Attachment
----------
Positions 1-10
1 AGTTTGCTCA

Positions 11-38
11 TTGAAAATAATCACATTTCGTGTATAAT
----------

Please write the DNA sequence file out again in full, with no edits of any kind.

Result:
Positions 1-10
1 AGTTTGCTCA

Positions 11-38
11 TTGAAAATAATCACATTTCGTGTATAAT